Two things Dr Bird is adamant about: firstly, ‘not being preachy – we mustn’t be the “We Know Best Brigade”. People need to find their own way – we can just signpost opportunities’. And secondly, these opportunities should be routed in the community and accessible via non-medical routes. “Of course it’s great if a social prescribing link worker suggests options but we also need people to be able to go straight to community groups to connect with nature.”
From his starting point in the 1990s with ‘more traditional’ health walks and green gyms – not, incidentally, recommended by his GP colleagues at that point – Dr Bird came up with the concept of empowering people by creating a free fun game for all ages and stages.
Taking place in a particular location over a period of weeks, Beat the Street turns towns into ‘giant games’ where people can get out of restricted environments and walk, run, cycle or even scoot to discover more options in their own neighbourhood.
In towns where Beat the Street takes place, 98 per cent of schools participate and, during the past six years, over 800,000 children have been encouraged to be outside in nature through the game. Teachers and parents are encouraged to take up the challenge and lead children to local parks and green spaces.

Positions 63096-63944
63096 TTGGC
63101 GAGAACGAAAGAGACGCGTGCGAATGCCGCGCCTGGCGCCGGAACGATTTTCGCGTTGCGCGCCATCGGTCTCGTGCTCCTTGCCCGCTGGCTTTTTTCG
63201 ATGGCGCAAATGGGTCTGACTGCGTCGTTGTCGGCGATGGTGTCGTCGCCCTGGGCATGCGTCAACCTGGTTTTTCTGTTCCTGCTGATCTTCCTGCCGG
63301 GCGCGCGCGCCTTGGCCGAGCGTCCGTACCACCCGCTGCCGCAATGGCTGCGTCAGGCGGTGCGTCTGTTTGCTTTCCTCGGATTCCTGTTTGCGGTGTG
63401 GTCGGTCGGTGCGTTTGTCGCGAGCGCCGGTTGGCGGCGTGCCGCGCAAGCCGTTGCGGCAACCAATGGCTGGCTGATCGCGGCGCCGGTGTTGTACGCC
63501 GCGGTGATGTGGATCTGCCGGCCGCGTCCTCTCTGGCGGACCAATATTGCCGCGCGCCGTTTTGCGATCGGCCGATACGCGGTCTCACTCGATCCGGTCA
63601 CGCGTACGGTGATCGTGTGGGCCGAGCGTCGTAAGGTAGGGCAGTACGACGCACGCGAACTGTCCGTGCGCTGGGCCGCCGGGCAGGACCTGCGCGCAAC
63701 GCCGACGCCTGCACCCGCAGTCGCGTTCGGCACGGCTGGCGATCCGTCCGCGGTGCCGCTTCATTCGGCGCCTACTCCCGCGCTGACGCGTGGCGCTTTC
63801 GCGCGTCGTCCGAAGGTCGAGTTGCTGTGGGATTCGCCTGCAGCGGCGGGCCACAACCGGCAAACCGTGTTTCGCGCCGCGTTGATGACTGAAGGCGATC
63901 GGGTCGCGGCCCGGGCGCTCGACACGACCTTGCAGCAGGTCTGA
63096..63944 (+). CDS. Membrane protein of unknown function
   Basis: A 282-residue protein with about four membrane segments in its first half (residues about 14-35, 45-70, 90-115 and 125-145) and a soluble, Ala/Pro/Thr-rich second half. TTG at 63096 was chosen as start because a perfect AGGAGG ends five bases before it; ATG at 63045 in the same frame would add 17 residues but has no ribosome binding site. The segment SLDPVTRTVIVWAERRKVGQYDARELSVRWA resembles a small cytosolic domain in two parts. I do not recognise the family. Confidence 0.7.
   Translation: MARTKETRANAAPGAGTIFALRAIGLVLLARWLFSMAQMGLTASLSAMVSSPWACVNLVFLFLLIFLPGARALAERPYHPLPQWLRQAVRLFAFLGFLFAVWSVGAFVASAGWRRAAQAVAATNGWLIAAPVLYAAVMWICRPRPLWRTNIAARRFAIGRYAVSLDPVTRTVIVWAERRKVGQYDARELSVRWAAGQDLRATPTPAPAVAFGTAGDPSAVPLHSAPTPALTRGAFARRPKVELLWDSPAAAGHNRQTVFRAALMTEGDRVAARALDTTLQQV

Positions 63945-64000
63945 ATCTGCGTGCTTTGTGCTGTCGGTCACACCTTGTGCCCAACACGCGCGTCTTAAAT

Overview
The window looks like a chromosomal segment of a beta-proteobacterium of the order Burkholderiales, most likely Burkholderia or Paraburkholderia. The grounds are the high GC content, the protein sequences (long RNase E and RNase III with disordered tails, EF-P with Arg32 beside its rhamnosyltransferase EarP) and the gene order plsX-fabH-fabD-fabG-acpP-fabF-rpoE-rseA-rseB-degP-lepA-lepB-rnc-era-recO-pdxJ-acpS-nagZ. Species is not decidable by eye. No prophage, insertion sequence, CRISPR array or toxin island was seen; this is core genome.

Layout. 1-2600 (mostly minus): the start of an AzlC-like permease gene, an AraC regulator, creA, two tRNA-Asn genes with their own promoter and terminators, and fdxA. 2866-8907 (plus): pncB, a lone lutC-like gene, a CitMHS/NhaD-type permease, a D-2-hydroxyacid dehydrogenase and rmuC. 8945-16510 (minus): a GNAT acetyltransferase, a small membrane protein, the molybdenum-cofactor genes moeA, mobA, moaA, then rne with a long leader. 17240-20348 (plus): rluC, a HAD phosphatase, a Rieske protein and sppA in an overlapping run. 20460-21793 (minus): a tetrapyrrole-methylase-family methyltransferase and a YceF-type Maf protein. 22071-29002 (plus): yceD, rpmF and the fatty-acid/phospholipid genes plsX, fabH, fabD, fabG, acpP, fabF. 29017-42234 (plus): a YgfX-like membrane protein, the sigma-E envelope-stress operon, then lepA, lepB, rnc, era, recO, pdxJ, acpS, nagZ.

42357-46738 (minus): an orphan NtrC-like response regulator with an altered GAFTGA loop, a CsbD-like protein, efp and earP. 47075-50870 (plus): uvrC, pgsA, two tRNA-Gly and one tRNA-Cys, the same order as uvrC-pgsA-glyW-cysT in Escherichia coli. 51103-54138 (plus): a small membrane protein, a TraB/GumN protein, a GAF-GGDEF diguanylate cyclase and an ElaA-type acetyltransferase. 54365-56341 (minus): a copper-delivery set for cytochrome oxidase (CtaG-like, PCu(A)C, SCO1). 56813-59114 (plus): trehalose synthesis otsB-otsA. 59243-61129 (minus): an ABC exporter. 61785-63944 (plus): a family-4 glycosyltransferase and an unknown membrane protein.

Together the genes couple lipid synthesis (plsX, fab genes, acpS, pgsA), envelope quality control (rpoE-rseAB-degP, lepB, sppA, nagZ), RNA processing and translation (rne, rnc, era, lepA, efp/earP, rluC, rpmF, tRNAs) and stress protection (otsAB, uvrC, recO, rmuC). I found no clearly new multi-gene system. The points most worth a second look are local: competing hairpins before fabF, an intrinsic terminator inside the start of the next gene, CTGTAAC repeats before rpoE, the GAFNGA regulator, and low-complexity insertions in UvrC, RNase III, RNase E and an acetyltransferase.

Over his 30 years as a ‘very happy GP’, Dr Bird has concluded that ‘for many chronic conditions, modern healthcare at best just delays the progress of disease – at worst it has no impact other than causing side effects and a lifelong dependency on healthcare. Connection to nature, however, can reduce chronic stress, increase social connections and increase physical activity. All of these can prevent and/or limit the progress of many diseases, outside the healthcare system.’
- Rethinking Rumination https://pubmed.ncbi.nlm.nih.gov/26158958/
- Benefits of exercise https://www.nhs.uk/live-well/exercise/exercise-health-benefits/
- Natural sound facilitates mood recovery https://pennstate.pure.elsevier.com/en/publications/natural-sound-facilitates-mood-recovery
- Emotional Affinity toward nature as a motivational Basis to Protect Nature https://psycnet.apa.org/record/1999-10622-002
- Physical Activity and Social Behaviors of Urban Children in Green Playgrounds https://pubmed.ncbi.nlm.nih.gov/30772148/
- Mental health benefits of interactions with nature in children and teenagers: a systematic review; https://pubmed.ncbi.nlm.nih.gov/29950520/
- Effectiveness of Therapeutic Gardens for People with Dementia: A Systematic Review https://www.ncbi.nlm.nih.gov/pmc/articles/PMC8469939/